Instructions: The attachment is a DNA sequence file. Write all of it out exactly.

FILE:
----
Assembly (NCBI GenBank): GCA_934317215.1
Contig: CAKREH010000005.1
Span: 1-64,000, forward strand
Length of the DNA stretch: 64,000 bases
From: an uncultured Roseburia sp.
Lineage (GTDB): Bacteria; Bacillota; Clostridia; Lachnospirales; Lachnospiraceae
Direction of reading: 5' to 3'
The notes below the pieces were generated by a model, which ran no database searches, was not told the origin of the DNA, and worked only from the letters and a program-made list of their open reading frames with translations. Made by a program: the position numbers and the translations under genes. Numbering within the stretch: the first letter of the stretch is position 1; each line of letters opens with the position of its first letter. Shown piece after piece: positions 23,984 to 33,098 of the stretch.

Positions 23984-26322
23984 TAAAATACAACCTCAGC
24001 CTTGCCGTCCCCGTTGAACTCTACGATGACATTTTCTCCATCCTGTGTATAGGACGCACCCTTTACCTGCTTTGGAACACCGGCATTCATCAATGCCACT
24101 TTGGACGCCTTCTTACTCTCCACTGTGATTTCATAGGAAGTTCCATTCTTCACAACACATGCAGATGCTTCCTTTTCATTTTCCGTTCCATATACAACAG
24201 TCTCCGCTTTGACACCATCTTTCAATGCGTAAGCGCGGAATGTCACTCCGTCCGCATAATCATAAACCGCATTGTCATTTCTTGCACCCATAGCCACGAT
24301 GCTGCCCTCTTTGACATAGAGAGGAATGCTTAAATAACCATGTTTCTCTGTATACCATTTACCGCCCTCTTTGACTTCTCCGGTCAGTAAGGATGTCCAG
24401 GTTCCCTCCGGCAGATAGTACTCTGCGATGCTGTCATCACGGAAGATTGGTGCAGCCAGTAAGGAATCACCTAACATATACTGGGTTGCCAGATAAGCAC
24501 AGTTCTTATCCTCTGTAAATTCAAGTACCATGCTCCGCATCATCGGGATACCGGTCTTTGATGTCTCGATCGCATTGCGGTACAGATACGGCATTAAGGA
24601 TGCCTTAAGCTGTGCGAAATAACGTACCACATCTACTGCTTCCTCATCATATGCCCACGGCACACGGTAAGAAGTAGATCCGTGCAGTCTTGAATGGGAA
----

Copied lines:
Assembly (NCBI GenBank): GCA_934317215.1
Contig: CAKREH010000005.1
Span: 1-64,000, forward strand
Length of the DNA stretch: 64,000 bases
From: an uncultured Roseburia sp.
Lineage (GTDB): Bacteria; Bacillota; Clostridia; Lachnospirales; Lachnospiraceae
Direction of reading: 5' to 3'
The notes below the pieces were generated by a model, which ran no database searches, was not told the origin of the DNA, and worked only from the letters and a program-made list of their open reading frames with translations. Made by a program: the position numbers and the translations under genes. Numbering within the stretch: the first letter of the stretch is position 1; each line of letters opens with the position of its first letter. Shown piece after piece: positions 23,984 to 33,098 of the stretch.

Positions 23984-26322
23984 TAAAATACAACCTCAGC
24001 CTTGCCGTCCCCGTTGAACTCTACGATGACATTTTCTCCATCCTGTGTATAGGACGCACCCTTTACCTGCTTTGGAACACCGGCATTCATCAATGCCACT
24101 TTGGACGCCTTCTTACTCTCCACTGTGATTTCATAGGAAGTTCCATTCTTCACAACACATGCAGATGCTTCCTTTTCATTTTCCGTTCCATATACAACAG
24201 TCTCCGCTTTGACACCATCTTTCAATGCGTAAGCGCGGAATGTCACTCCGTCCGCATAATCATAAACCGCATTGTCATTTCTTGCACCCATAGCCACGAT
24301 GCTGCCCTCTTTGACATAGAGAGGAATGCTTAAATAACCATGTTTCTCTGTATACCATTTACCGCCCTCTTTGACTTCTCCGGTCAGTAAGGATGTCCAG
24401 GTTCCCTCCGGCAGATAGTACTCTGCGATGCTGTCATCACGGAAGATTGGTGCAGCCAGTAAGGAATCACCTAACATATACTGGGTTGCCAGATAAGCAC
24501 AGTTCTTATCCTCTGTAAATTCAAGTACCATGCTCCGCATCATCGGGATACCGGTCTTTGATGTCTCGATCGCATTGCGGTACAGATACGGCATTAAGGA
24601 TGCCTTAAGCTGTGCGAAATAACGTACCACATCTACTGCTTCCTCATCATATGCCCACGGCACACGGTAAGAAGTAGATCCGTGCAGTCTTGAATGGGAA